Foursquare Updates Privacy Policy: What Hotels & Restaurants Need to Know

Foursquare recently announced changes to its Privacy Policy that affect hotels and restaurants. Two notable changes, which will go into effect on January 28, 2013, are discussed in its new Privacy 101 document. Here’s what the company has to say about the changes:

1. Foursquare will now display full names. Currently, Foursquare displays both full names and first name and last initial (“John Smith” vs. “John S.”), depending on the usage. For instance, if you search for a friend in foursquare, it shows his/her full name in the results, but when you click through to the profile page you don’t see the last name. Foursquare says, “In the original versions of foursquare, these distinctions made sense. But we get emails every day saying that it’s now confusing. So, with this change, full names are going to be public. As always, you can alter your ‘full name’ on foursquare at”

2. A business on Foursquare will be able to see more of its recent customers. Currently, a business using foursquare can see the customers who have checked in in the last three hours (in addition to the most recent and the most loyal visitors). This listing is great for identifying customers and giving them more personal service or offers but since many businesses only have time to log in at the end of the day, foursquare will now show more of those recent check-ins, instead of just three hours worth. Foursquare says, “As always, if you’d prefer not to permit businesses to see when you check into their locations going forward, you can uncheck the box under ‘Location Information’ at”

What do these changes mean for social media and community managers in the hospitality industry? First, there’s an obvious benefit to being able to see a user’s full name. With this information, which foursquare users have consented to sharing, you will be able to ‘surprise and delight’ more guests by looking up full names in your registration database. I will always remember when Dos Caminos on Third Avenue in New York offered me a complimentary drink just because I chose to share my check-in across my social network. Needless to say, this surprising gesture of kindness has caused me to share this story countless times over and drew me back to the restaurant several more times.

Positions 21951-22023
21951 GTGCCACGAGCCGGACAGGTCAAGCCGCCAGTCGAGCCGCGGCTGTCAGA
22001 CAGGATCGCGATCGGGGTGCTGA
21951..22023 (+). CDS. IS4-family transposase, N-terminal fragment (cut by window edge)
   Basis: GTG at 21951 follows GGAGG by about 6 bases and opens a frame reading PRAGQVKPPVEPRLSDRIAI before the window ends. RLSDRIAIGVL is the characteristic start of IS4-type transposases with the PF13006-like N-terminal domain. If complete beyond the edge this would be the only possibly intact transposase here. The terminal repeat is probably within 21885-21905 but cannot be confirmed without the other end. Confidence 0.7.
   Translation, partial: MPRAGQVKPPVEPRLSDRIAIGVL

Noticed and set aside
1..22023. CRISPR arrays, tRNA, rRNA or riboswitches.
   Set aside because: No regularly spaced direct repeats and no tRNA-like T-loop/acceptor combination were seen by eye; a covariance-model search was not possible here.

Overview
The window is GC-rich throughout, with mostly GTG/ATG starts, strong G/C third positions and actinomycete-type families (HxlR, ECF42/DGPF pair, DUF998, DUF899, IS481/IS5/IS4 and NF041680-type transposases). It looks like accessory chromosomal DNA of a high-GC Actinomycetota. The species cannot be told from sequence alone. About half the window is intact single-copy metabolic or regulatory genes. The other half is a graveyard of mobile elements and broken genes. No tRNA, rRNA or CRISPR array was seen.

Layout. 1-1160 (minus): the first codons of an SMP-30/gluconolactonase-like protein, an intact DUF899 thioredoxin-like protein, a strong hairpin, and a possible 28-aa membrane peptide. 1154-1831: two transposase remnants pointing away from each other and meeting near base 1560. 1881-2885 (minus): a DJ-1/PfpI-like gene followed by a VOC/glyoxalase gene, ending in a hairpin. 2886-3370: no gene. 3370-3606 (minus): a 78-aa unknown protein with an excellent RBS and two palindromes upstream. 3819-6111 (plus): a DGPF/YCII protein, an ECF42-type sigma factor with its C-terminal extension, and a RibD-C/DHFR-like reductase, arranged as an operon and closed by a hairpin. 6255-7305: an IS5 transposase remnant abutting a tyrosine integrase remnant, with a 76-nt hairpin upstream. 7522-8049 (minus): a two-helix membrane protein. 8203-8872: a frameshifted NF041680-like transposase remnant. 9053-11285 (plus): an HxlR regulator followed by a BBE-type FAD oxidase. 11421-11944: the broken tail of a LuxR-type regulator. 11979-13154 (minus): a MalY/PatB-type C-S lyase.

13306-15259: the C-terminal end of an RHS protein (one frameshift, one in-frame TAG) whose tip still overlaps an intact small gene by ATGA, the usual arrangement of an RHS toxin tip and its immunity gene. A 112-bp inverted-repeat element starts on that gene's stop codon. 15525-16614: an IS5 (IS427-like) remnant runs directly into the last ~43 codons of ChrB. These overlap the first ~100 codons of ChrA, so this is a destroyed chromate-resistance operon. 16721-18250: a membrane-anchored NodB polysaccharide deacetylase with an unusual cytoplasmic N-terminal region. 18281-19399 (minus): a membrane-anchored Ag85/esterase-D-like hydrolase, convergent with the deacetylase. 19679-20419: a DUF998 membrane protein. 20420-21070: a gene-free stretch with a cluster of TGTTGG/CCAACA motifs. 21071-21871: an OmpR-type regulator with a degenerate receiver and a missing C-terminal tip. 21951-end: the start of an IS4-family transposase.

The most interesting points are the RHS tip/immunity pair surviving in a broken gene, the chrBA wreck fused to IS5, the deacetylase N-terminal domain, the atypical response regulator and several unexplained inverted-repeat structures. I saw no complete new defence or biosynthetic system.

The second implication of foursquare’s new policy – increasing the duration of time that check-ins are visible to venue managers – similarly will improve a hotel or restaurant’s understanding of its social media audience. What many hoteliers and restaurateurs sometimes overlook is that foursquare, particularly in major markets, not only sheds some useful insight into what your most mobility-savvy customers like and dislike about your venue (e.g. tips) but also affords some handy demographic information about your check-in audience.

If you are a Revinate user, you are able to manage your foursquare account through the foursquare tab on the Revinate dashboard. Come January 28th, you will now have even more user data at your disposal about your guests. So what should you do in the meanwhile? Make sure that, if you haven’t already, you add your foursquare venue(s) to your Revinate account and perhaps even try starting a Campaign. For some specific ideas on what works well on Foursquare, have a look at these examples.

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